I’d only made it to the end of the street when a sharp pain shot up through my lower back. Hunched over, I used my arm to prop myself up on the pole of the street sign as my pelvic muscles twisted in on themselves. I stayed like that for a minute hoping it would pass. 

When it didn’t, I pulled my phone out of my bra and opened my messages. Most of my friends in the city — which was an increasingly smaller pool now, as more of them paired off, moved away, settled down — would be working, changing a diaper, or in a class. Reluctantly, I dialed the only person within driving distance who I knew would be available on a Wednesday at 8 a.m. My mother picked up on the third ring.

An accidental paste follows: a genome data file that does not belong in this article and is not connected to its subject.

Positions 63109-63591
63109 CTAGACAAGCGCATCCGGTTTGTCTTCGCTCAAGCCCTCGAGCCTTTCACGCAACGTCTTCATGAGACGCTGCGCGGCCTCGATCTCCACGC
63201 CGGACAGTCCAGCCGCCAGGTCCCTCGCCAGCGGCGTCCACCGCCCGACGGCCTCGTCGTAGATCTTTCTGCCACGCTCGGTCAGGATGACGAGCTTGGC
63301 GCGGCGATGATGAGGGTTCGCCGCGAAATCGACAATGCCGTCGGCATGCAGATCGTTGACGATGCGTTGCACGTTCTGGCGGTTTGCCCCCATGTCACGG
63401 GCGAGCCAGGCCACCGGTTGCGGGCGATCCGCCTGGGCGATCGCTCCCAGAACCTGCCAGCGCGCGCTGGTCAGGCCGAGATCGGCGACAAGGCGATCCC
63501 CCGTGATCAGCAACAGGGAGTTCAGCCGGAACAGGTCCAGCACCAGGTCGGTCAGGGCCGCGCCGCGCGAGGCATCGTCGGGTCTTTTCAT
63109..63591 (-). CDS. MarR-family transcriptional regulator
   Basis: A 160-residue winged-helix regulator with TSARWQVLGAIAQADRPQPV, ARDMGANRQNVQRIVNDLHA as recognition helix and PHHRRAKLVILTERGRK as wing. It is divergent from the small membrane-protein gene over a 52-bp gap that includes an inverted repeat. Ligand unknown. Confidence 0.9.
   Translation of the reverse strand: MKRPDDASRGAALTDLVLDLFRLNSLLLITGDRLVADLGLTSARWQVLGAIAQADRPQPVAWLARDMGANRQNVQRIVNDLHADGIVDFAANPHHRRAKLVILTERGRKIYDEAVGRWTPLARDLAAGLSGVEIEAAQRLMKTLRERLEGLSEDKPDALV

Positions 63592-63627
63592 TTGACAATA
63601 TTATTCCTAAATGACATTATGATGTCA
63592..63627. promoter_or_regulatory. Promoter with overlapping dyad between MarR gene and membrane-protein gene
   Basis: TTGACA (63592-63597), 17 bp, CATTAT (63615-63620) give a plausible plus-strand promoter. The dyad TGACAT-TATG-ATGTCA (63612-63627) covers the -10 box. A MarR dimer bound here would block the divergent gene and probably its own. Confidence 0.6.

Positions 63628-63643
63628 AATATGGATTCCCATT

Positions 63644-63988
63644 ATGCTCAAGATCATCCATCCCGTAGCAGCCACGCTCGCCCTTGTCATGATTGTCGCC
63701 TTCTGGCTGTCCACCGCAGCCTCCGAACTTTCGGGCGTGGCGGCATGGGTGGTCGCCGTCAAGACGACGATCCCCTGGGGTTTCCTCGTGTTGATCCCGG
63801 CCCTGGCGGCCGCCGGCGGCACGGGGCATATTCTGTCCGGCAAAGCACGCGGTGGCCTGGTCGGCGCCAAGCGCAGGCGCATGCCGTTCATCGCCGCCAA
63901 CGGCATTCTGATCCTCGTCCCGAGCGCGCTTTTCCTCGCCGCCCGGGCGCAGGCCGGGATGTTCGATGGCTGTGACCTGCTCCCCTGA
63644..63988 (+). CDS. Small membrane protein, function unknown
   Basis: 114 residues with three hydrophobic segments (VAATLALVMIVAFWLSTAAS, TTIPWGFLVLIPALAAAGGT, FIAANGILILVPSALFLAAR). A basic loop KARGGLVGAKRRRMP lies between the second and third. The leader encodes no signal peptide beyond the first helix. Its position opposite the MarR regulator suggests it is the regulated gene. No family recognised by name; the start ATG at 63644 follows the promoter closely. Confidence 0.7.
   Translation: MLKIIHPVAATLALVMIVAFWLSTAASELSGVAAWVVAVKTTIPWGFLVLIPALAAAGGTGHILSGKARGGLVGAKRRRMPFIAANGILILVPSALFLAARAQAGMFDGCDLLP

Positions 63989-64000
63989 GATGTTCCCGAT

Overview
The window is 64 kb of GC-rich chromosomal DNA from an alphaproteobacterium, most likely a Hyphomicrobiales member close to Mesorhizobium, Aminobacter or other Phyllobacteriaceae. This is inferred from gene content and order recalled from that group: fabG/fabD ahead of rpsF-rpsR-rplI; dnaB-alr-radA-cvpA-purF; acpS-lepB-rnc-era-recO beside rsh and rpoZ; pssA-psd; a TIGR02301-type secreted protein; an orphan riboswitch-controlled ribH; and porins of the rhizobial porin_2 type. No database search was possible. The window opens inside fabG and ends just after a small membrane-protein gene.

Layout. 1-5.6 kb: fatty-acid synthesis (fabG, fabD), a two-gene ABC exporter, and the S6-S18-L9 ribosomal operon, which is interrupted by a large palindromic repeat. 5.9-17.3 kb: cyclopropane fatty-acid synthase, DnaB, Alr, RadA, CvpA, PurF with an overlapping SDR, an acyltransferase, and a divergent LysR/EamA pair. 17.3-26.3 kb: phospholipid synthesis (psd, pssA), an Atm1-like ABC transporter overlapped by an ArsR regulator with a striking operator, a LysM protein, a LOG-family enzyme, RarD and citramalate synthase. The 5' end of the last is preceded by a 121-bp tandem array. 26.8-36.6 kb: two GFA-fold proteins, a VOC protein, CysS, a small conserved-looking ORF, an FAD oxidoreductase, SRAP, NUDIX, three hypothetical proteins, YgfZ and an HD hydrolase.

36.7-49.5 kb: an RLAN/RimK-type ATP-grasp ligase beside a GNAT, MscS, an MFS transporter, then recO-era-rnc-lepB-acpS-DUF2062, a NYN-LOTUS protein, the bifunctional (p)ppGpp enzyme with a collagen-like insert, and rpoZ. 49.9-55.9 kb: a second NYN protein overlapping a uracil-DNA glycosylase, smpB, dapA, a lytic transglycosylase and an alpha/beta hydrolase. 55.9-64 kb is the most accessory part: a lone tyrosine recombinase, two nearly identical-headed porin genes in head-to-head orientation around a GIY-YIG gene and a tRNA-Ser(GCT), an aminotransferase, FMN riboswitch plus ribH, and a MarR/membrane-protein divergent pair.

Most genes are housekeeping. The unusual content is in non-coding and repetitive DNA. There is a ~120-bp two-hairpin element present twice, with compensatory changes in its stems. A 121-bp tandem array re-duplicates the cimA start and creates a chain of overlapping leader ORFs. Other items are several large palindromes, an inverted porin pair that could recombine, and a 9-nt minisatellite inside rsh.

“Mom, hi. Can you come over?” I said. My voice sounded breathy, as though I was holding my head above water.

“I’m in the middle of something,” she said, placid and affectless. 

“It’s kind of an emergency, I think I need to go to the hospital.” 

“What? What’s wrong?” I heard a jumbled rustling as she took me off speaker. “I’m okay, it’s just a stomach thing. I’ve never felt this before, but it really hurts, like I –” “Jesus, probably appendicitis – where does it hur-” 

“Can we talk when you’re here? I’ll explain it.” The more I tried to use my voice, the more it felt like my lower half might separate from me and spread into a puddle on the sidewalk. “Alright, I’ll be over.” 


“What the fuck, Casey?” 

I was lying on the floor of my apartment, right in front of the door with my knees tucked up against my belly. The pain in my pelvis had intensified on the short walk back to my apartment; I climbed up the three flights to my apartment on all fours, scraping my knees against the wooden stair lips. Once I was inside, I was too tired to stand. 

My mother stepped into the doorway, her purse falling onto the floor with a clatter. “I-I saw you last month!? Are you pregnant? What the fuc-”